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I don't even know what such a part would be called, but here's my problem: I have a bunch of electrical equipment (sensors, relays, etc) on one side of a piece of stainless steel sheet metal. I have a data acquisition card on the other side of said sheet metal. I need to connect the equipment to the DAQ through the sheet metal. I would like to use screw terminals, if possible.

Does a thing like that exist, and what would it be called?

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  • \$\begingroup\$ Is this is what you want sparkydirect.s3.amazonaws.com/1/1205P.jpg ? \$\endgroup\$ – Cornelius Jun 18 '14 at 18:24
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    \$\begingroup\$ With that solution you would drill a hole through the metal and grommet the hole. Without a drawing or more explanation we're kind of in the dark. \$\endgroup\$ – HL-SDK Jun 18 '14 at 18:55
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    \$\begingroup\$ Does the connection need to be waterproof, resistant to temperature or pressure variations over the barrier? Do you need mechanical strain relief on the cables etc. Do you need to unplug one or both sides often, or is it permanent? The answer is very different if this is a pressure vessel or a toaster oven monitor \$\endgroup\$ – shuckc Jun 18 '14 at 18:58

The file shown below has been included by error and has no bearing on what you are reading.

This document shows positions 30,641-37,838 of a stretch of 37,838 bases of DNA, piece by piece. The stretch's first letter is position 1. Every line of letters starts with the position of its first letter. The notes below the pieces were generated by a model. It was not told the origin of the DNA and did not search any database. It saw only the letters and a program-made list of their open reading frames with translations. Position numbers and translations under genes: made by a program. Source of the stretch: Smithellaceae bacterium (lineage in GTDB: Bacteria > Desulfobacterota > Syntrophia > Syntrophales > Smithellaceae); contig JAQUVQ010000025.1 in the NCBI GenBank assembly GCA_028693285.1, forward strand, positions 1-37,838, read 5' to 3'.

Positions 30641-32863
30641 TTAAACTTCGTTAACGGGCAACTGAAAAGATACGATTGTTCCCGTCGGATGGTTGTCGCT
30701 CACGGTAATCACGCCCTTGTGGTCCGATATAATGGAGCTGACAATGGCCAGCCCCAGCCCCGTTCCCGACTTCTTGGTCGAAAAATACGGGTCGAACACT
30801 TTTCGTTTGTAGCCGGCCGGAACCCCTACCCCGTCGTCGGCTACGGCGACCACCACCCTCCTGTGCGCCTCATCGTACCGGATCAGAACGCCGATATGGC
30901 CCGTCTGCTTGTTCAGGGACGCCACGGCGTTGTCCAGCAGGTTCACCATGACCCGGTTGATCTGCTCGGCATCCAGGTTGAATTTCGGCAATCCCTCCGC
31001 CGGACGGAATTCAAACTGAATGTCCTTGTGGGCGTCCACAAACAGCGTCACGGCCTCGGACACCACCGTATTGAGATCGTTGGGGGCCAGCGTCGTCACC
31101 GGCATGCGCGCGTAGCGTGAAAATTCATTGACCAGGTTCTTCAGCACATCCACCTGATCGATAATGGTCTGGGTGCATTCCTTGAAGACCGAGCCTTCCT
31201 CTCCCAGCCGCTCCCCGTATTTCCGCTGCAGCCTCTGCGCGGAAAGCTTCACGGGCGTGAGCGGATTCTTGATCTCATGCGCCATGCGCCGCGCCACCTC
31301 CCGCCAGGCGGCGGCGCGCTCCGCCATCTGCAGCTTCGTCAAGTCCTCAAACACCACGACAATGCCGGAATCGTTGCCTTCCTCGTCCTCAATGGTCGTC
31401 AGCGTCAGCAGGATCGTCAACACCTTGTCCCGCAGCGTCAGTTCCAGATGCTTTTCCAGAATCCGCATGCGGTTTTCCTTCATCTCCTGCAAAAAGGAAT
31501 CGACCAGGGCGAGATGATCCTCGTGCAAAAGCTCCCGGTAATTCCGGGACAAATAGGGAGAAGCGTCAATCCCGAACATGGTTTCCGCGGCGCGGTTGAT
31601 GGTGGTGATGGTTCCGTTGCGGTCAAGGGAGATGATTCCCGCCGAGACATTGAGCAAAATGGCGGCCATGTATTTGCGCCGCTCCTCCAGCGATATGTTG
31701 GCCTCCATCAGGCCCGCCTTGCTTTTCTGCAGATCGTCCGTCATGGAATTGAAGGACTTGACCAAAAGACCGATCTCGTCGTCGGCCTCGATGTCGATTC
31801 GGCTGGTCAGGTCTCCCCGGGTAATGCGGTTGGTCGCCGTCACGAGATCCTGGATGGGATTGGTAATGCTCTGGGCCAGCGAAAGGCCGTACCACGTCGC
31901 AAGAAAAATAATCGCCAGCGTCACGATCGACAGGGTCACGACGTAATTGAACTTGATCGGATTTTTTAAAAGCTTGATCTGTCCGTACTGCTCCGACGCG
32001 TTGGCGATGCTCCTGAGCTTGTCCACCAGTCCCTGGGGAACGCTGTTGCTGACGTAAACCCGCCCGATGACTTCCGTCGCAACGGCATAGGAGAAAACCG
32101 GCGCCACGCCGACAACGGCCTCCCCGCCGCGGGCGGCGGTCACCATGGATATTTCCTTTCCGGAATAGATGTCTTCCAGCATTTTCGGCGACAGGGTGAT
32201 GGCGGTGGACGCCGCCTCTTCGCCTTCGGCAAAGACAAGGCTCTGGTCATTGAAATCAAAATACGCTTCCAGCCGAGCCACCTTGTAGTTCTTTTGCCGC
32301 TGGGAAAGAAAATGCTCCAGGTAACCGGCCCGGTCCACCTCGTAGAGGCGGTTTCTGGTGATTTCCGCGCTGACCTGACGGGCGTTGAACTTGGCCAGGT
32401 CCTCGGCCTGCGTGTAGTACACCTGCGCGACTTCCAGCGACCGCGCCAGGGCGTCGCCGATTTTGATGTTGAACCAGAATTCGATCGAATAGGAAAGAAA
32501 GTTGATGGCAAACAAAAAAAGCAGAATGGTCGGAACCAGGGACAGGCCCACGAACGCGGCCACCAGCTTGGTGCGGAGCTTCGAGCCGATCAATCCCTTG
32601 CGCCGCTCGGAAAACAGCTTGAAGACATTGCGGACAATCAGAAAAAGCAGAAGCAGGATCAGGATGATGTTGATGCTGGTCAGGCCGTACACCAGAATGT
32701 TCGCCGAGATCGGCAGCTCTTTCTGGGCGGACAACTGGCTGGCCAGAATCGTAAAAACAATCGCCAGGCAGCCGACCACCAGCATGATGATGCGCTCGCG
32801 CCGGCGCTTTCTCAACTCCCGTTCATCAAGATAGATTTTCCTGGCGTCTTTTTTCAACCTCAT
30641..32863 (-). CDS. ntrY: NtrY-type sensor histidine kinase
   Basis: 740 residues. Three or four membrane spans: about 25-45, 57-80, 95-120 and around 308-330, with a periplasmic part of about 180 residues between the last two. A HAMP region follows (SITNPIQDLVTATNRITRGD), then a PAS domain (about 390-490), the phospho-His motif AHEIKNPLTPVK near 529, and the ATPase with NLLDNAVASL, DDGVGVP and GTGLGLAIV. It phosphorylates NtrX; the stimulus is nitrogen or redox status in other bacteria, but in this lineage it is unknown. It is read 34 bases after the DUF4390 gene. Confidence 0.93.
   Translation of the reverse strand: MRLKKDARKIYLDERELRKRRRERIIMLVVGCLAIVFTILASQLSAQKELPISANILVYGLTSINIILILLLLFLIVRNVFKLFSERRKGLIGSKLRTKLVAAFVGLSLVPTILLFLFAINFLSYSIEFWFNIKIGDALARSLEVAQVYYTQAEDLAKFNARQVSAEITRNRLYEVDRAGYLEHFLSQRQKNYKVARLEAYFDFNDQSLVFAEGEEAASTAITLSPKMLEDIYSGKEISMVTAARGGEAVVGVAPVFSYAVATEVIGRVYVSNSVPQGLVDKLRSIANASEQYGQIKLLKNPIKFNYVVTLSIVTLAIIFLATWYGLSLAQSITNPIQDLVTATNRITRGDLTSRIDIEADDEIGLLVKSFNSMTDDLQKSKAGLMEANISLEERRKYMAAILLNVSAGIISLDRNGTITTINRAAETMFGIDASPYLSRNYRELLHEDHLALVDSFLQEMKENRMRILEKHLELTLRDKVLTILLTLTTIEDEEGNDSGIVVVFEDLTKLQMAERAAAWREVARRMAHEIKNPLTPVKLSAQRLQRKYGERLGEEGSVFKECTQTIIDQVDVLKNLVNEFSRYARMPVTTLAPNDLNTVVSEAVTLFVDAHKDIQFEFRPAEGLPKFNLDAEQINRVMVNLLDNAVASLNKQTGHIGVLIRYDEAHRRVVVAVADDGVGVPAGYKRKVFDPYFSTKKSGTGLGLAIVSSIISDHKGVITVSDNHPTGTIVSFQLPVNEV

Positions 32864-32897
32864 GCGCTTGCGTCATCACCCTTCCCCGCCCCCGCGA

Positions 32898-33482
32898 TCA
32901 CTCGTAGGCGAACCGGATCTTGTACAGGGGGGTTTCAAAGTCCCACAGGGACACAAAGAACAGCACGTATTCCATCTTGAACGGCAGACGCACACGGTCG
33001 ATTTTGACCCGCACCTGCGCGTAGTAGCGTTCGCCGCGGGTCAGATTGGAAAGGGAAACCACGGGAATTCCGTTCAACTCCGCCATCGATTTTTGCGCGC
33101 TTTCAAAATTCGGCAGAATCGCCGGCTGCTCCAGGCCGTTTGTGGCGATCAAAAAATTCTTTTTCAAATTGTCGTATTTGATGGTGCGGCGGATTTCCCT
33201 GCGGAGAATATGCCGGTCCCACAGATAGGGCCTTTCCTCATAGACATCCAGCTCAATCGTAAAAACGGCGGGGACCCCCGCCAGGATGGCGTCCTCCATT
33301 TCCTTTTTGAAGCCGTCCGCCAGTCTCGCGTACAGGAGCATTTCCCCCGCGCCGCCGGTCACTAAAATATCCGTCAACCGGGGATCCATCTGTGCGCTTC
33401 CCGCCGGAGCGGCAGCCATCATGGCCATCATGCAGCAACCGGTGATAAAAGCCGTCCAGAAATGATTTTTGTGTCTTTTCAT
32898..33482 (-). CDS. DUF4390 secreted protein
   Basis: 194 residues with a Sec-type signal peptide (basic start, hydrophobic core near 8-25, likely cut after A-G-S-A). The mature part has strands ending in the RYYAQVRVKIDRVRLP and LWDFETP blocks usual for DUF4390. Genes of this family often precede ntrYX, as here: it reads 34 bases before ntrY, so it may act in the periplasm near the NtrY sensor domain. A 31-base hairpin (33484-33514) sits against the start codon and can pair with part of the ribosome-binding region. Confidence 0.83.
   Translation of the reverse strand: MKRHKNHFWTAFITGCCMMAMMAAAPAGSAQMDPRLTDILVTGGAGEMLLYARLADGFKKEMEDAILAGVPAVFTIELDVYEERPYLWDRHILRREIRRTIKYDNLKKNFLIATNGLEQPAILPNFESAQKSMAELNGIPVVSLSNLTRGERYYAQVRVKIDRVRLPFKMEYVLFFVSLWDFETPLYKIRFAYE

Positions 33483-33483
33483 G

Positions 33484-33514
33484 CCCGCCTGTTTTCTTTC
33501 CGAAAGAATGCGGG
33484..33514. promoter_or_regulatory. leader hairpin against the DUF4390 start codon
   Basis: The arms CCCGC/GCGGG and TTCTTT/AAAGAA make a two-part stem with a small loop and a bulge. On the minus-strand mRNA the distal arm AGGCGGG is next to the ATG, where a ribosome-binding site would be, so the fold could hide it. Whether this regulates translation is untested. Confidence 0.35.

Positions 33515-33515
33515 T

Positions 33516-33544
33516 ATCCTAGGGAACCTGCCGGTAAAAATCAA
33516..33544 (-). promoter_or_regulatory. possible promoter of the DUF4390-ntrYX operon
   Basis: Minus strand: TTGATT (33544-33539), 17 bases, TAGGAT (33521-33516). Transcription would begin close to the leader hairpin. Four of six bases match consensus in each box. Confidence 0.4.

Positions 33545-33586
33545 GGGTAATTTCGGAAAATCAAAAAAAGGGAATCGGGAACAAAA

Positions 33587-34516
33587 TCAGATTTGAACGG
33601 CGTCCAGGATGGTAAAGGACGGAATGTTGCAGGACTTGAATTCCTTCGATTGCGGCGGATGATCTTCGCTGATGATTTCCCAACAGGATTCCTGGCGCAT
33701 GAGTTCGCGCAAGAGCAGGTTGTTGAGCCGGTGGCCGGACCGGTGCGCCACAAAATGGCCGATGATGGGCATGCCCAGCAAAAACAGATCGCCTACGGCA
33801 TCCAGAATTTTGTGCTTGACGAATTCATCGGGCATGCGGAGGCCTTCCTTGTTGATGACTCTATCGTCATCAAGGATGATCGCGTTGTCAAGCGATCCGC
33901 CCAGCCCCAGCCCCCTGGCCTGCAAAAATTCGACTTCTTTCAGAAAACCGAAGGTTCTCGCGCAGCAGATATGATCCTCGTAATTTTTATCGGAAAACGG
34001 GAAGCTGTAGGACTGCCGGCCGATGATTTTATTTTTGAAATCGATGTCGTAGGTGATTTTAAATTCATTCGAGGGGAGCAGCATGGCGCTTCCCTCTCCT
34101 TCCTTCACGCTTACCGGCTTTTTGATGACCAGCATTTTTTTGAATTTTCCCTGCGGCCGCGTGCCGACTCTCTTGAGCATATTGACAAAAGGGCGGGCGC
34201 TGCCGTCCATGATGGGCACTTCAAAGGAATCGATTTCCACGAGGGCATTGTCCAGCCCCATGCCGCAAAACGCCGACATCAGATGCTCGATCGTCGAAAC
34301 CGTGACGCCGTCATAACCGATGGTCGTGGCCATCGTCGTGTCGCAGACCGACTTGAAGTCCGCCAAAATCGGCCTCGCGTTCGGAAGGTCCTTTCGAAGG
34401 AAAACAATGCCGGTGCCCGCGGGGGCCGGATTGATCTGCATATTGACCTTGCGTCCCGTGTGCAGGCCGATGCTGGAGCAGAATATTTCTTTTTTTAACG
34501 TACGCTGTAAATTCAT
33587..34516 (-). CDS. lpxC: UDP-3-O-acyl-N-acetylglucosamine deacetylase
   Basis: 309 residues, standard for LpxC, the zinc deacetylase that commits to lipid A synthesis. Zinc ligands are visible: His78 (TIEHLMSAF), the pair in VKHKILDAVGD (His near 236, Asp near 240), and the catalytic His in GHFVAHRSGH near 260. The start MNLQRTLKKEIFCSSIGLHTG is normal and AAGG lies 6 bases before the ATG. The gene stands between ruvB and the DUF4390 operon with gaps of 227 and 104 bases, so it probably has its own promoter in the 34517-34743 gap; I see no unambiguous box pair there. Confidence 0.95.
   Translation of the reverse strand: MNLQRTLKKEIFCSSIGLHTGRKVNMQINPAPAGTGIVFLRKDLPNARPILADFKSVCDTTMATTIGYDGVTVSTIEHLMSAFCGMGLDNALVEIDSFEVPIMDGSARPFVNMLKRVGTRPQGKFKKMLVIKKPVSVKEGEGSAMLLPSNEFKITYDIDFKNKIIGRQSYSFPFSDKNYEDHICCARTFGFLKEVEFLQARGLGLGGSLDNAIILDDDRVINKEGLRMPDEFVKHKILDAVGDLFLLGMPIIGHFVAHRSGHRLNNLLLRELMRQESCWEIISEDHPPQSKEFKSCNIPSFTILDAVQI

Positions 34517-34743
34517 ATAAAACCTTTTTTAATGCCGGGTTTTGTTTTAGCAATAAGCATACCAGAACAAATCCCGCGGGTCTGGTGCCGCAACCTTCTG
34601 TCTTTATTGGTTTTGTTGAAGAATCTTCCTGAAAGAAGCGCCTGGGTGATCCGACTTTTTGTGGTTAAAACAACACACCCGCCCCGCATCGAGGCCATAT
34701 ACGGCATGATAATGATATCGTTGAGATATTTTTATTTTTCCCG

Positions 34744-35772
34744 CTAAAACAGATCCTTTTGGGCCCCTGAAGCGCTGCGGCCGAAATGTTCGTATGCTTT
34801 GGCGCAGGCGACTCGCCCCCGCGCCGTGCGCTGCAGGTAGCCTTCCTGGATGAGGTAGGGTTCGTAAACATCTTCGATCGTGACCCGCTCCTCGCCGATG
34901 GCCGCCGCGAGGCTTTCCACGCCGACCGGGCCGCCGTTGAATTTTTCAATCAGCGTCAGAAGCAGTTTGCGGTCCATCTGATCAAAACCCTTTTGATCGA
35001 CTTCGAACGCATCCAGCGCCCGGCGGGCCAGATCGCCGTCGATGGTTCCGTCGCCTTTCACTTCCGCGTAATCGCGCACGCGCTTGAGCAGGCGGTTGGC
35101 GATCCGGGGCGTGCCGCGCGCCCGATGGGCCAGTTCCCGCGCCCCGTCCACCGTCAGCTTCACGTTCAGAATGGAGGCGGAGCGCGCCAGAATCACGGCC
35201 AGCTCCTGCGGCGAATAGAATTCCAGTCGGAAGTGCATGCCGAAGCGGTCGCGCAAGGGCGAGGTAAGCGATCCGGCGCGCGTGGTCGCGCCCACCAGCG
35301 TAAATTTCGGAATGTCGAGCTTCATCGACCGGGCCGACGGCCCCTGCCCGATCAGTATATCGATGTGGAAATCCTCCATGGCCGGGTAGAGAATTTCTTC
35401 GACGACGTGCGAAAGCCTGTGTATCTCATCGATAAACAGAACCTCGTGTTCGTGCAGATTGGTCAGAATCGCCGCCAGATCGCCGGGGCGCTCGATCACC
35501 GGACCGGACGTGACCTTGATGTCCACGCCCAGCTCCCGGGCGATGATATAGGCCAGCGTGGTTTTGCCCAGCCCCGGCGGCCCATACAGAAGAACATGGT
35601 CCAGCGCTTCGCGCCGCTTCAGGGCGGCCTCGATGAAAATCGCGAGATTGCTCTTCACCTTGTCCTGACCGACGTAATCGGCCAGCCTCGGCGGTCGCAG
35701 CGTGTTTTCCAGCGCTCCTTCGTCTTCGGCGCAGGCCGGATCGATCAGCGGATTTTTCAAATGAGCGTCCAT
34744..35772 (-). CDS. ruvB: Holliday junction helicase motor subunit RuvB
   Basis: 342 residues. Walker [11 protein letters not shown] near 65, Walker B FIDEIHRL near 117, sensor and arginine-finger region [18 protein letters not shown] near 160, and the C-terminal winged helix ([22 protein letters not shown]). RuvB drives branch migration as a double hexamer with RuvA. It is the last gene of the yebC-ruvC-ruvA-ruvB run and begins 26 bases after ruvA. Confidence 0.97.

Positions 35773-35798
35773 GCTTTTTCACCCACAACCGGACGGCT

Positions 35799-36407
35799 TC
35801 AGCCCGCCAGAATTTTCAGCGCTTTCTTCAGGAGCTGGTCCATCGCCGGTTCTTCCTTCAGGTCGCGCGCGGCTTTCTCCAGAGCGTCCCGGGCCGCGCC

• \$\begingroup\$ @shuckc, no, nothing needs to be pressure or watertight, nor is temperature a concern. I simply need to pass signals from a device on one side of the sheet to a device on the other. Yes, I will routinely need to adjust the wiring as the particular sensors need regular maintenance. \$\endgroup\$ – Ben S. Jun 18 '14 at 23:46
  • \$\begingroup\$ How many individual signal wires, and power lines do you need to couple. What are the voltages and signal frequencies? \$\endgroup\$ – shuckc Jun 19 '14 at 8:54
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In general, electrical connectors that penetrate bulkheads, while maintaining vacuum, pressure, etc. and preventing shorting of the signal are called "feed throughs" and there are many types. Here a particularly fancy and probably very expensive version. They need not be fancy or expensive though.

enter image description here

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